Eventually, you might find you have a County Court Judgment (CCJ) taken out against you. This would negatively impact your credit record for several years.

» TAKE ACTION NOW: Get legal support from JustAnswer

Can You Appeal a PCN After 28 Days?

Oddly enough, you have 28-days to appeal a penalty charge notice. As we said before, 28-days seems to be the magic number when it comes to dealing with a PCN. 

The appeal against the PCN must be made in writing unless the applicable local authority offers an online service for registering an appeal. The resolution of your appeal will always be sent to you in writing, and one of three scenarios will have occurred, as listed below.

  1. The local authority will ask you to provide more evidence to support your appeal.
  2. Your appeal is upheld, and the penalty charge will no longer be due.
  3. Your appeal fails, and the time limit for paying the penalty charge is reset.

Notice the final scenario on this list. Because the informal appeal process doesn’t cost anything apart from a postage stamp, and the payment time limit is reset even if it fails, you have nothing to lose by trying an appeal.

Here’s a quick table showing what the appeal process looks like step by step.

Process: Steps you should take:
When you receive the ticket… You should gather as much evidence as you can to support your appeal claim and prove that the ticket was unfairly issued.
If you were given the ticket in person/attached to your car… You must make an informal appeal (sent to the local authority/council that issued the PCN) within 14 days. This should be a letter with the evidence proving why the ticket was incorrectly given.
If it was posted to you… You will be given 21 days to submit an informal appeal (from the day you received the letter). Your informal appeal should be a letter with the evidence proving why the ticket was incorrectly given.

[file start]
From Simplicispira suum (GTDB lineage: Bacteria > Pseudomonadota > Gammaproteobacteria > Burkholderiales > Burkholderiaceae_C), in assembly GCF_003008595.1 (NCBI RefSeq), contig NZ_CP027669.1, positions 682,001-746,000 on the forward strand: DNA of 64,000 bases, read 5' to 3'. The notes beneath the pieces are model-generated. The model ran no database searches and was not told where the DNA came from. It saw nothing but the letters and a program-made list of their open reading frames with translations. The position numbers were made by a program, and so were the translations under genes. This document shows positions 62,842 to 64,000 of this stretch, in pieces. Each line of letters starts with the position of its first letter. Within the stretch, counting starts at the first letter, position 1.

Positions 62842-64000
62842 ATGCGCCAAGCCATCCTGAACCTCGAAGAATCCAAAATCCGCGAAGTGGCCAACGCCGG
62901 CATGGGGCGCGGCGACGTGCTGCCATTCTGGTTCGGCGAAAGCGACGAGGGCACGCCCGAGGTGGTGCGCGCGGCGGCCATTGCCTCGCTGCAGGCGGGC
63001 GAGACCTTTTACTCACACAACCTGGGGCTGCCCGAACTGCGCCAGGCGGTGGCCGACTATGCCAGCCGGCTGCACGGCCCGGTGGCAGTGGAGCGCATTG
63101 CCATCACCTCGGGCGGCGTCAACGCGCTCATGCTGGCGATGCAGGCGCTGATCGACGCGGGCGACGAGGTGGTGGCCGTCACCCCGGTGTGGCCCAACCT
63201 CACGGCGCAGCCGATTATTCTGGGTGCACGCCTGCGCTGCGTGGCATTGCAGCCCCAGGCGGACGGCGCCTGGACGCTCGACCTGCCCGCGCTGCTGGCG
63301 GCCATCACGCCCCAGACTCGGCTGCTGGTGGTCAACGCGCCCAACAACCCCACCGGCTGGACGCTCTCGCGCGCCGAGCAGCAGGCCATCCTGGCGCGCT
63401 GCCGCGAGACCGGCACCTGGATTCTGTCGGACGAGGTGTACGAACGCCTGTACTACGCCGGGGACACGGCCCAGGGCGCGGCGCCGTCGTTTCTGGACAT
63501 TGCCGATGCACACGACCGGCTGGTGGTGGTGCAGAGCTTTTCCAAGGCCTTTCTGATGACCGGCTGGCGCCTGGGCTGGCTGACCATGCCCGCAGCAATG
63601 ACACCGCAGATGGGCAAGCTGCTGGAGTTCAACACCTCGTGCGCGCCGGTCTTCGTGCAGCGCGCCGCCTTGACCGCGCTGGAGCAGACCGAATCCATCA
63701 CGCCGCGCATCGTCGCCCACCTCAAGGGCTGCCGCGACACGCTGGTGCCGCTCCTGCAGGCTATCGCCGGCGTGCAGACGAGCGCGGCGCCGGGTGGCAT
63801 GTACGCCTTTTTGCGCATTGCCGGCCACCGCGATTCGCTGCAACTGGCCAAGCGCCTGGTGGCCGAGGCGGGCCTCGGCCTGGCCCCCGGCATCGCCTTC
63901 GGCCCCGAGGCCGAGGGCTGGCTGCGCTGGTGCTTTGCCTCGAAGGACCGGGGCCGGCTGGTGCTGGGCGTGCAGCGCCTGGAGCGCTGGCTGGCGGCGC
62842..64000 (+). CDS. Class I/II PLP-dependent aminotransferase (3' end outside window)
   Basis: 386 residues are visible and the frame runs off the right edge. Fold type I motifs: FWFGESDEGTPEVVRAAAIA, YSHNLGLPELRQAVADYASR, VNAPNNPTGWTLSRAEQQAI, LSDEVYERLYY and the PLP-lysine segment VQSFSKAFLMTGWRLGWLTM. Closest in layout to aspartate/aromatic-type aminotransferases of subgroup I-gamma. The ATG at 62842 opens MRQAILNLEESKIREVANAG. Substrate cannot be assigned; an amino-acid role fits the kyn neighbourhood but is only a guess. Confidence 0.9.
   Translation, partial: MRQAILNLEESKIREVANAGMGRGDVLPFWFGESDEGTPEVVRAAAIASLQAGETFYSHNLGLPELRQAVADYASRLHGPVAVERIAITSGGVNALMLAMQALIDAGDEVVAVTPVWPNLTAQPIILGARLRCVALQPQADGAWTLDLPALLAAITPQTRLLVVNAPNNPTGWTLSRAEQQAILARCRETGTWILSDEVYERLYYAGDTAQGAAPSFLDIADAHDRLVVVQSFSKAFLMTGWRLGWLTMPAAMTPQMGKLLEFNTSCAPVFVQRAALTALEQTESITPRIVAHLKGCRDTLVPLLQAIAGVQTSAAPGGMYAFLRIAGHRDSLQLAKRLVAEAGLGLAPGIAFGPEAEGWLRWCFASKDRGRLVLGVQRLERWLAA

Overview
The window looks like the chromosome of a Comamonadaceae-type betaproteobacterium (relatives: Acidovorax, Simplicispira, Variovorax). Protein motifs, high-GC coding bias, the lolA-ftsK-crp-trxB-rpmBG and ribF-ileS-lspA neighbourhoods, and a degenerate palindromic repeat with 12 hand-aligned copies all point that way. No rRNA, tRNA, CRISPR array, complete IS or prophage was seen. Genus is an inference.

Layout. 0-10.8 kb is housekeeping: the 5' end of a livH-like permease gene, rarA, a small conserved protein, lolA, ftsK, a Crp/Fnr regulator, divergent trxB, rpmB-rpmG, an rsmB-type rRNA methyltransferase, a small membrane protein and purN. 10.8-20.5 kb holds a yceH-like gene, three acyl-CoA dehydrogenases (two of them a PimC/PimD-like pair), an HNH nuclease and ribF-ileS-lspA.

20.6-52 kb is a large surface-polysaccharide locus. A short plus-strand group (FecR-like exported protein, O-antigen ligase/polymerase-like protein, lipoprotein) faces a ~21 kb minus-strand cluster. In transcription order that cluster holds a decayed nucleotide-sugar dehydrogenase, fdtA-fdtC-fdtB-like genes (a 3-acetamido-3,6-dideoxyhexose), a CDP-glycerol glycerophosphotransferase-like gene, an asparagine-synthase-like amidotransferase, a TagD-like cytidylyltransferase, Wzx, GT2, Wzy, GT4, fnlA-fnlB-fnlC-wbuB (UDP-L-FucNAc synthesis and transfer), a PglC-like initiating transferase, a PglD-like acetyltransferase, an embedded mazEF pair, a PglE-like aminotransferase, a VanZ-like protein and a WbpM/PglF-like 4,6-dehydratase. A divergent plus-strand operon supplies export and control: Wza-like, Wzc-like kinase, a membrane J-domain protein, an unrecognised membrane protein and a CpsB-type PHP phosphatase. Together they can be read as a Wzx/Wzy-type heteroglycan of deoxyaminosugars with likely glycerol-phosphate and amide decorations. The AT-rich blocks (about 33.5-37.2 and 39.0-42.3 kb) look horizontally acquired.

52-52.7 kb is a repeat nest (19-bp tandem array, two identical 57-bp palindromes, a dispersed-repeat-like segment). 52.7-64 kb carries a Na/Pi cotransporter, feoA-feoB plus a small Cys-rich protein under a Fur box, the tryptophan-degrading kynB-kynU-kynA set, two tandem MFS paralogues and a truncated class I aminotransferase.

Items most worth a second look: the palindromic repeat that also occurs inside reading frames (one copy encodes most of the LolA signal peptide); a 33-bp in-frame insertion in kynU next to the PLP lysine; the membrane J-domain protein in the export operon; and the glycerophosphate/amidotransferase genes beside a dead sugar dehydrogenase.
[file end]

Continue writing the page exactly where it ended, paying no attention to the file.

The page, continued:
If the informal appeal is rejected… You will receive a Notice to Owner and will have 28 days to respond to this with a formal appeal. You can conduct the formal appeal online or via paper form. The Traffic Penalty Tribunal can send you one of these forms.
If the formal appeal is rejected… You will receive a Notice of Rejection. From here, you are free to challenge the council’s verdict at an independent tribunal.
If the independent tribunal disagrees with your appeal… You should pay the ticket within 28 days of the tribunal rejecting your appeal. If you don’t, the fine will be increased by 50%.
If you don’t have the money to pay the fine, you should contact Citizens Advice or another debt charity.

Getting the support of a Solicitor can take a huge weight off your mind.

Get started

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What if an Informal Appeal Fails?

If your appeal is overturned, you have the option of taking the matter further. You can move on to the formal representation stage. You would need to find a solicitor to represent you legally, and begin preparing for your appeal to be heard in court.

If you lose the court case, you will need to pay your solicitor, the court costs, and the penalty charge. Common sense says to only take matters this far if you are sure you will win your appeal in court. Losing the appeal at this stage could be costly.

In many cases, it makes more sense to simply pay the penalty charge, even if you know you were innocent, rather than take this risk.

Hire a Parking Solicitor for less than a coffee.

If you’re thinking about appealing your parking ticket then getting some professional advice is a good idea.

Getting the support of a Solicitor can make your appeal much more likely to win.

For a £5 trial, Solicitors from JustAnswer can look at your case and help you create an airtight appeal.

Try it below

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In partnership with Just Answer.

References

  1. Direct Line Group — Parking Fines Statistics
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The authors
Scott Nelson Profile Picture
Author
MoneyNerd’s founder, Scott Nelson, has a decade of financial industry experience, including 6 years in FCA regulated loan and credit card companies. Troubled by a lack of conscience in the industry, he founded MoneyNerd to give genuine advice to those in debt and struggling financially.
Janine Marsh Profile Picture
Appeals Expert
Janine Marsh is an award-winning presenter and a valuable member of the MoneyNerd team. With a wealth of experience as a financial expert, she's been featured on BBC Radio 4, BBC Local Radio, and BBC Five Live, and is a regular on Co-op Radio.